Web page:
I think these divergences tell us that whereas the main outlines of pathophysiology are reasonably clear, details will require larger studies and perhaps analyses within a more narrow range of gene defects.


Howsoever much details of physiology remain to be clarified, our primary interest in this disease complex arises from new treatment alternatives. I have little to show as yet, but it is promising.

Oral Phosphate

Since the primary problem is renal phosphate wasting one might think that phosphate supplementation might reverse some of the abnormalities. In my two cases I gave oral phosphate supplements (250 mg twice a day) to lower urine calcium. A PubMed search on 3/25/23 using “NaPi-2c OR SLC34A3 AND mutation AND treatment” disclosed 19 references. Among these I found one more individual treated patient (a compound heterozygote) who I could plot alongside my two.

In the two patients I have thus far treated (red and blue) and the third published case (green) serum 1,25D (upper left panel) and urine calcium (upper right panel) both fell. Changes in serum calcium and PTH were not consistent across the three cases.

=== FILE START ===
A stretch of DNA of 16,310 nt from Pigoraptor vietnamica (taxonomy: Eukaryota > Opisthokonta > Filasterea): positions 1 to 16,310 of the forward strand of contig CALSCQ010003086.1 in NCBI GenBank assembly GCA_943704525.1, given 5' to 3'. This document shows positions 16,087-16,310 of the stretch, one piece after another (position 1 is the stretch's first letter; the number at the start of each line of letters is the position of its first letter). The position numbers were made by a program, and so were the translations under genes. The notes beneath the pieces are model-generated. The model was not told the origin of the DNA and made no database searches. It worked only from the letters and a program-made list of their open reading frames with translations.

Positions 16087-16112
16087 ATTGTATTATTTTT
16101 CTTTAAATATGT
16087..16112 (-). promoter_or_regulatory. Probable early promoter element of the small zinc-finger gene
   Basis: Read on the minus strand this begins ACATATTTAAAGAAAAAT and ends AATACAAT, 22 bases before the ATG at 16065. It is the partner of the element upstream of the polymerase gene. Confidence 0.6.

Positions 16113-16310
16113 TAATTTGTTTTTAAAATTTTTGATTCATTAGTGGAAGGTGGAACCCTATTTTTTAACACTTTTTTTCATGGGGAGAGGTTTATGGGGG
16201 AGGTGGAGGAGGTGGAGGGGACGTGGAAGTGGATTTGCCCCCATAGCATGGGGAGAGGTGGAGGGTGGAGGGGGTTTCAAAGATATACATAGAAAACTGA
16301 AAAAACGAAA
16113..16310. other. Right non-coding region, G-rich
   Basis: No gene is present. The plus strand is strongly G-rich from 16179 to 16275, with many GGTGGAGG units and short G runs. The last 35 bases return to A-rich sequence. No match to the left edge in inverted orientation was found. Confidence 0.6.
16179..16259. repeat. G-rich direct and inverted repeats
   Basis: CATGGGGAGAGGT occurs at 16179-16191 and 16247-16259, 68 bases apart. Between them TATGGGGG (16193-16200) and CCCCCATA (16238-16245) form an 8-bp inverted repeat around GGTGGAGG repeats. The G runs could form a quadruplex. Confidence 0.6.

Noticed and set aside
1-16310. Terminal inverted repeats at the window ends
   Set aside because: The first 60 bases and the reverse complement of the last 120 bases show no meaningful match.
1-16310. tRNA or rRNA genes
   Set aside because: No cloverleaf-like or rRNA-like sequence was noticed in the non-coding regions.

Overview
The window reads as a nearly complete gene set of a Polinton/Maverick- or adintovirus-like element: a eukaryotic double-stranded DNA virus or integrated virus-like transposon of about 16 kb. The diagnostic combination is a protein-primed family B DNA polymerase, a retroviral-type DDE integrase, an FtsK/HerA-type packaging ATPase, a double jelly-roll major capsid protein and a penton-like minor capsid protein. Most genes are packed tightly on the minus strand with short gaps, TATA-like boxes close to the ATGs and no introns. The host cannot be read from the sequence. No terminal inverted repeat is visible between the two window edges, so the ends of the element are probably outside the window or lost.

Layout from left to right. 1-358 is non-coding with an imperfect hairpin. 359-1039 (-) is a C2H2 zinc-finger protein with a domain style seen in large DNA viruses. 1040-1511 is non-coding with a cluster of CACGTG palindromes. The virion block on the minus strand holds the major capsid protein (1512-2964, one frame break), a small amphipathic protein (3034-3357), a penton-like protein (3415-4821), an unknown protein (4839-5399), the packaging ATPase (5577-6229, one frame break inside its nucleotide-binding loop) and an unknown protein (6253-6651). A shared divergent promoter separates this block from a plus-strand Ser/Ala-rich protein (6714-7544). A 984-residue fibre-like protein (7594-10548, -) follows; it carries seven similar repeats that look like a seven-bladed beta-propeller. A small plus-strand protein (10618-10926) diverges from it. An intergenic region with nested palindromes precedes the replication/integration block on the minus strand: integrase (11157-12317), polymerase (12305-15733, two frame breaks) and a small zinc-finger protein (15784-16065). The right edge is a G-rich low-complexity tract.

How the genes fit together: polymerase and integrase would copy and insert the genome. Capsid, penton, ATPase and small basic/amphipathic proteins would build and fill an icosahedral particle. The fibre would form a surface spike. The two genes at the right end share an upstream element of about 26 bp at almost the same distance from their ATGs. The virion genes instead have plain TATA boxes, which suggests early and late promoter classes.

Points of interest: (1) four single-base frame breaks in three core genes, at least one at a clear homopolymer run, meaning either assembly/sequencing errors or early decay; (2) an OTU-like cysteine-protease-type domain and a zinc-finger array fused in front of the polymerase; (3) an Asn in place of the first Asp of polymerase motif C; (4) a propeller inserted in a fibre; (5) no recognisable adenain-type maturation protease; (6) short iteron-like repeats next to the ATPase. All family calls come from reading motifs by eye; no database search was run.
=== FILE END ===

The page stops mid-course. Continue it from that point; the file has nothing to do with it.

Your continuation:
One other publication described a kindred with homozygous and compound heterozygous mutations in the NaPi-2c gene and included some long term phosphate treatment data. Since they did not tabulate their treatment data I cannot graph it with the other 3 cases, but they provide a very nice graph of their own.

These patients were children, some with significant bone disease, but they were hypercalciuric and many had formed kidney stones. Over some years of treatment, urine calcium remained in the normal range (shaded area) for age. Serum 1,25D remained elevated, unlike in our adults. PTH and 25D levels were normal. The authors do not quantify stone activity.


This drug inhibits CYP24b1 and therefore can lower 1,25D levels in patients with NaPi-2c gene disorders as well as other disorders in which elevated 1,25D causes hypercalciuria and stones. This paper describes a 15 year old boy with nephrocalcinosis discovered on a routine flat plate obtained for orthopedic reasons. A gene defect for NaPi-2c was documented along with high serum and urine calcium, low serum phosphate, high serum 1,25D and low PTH.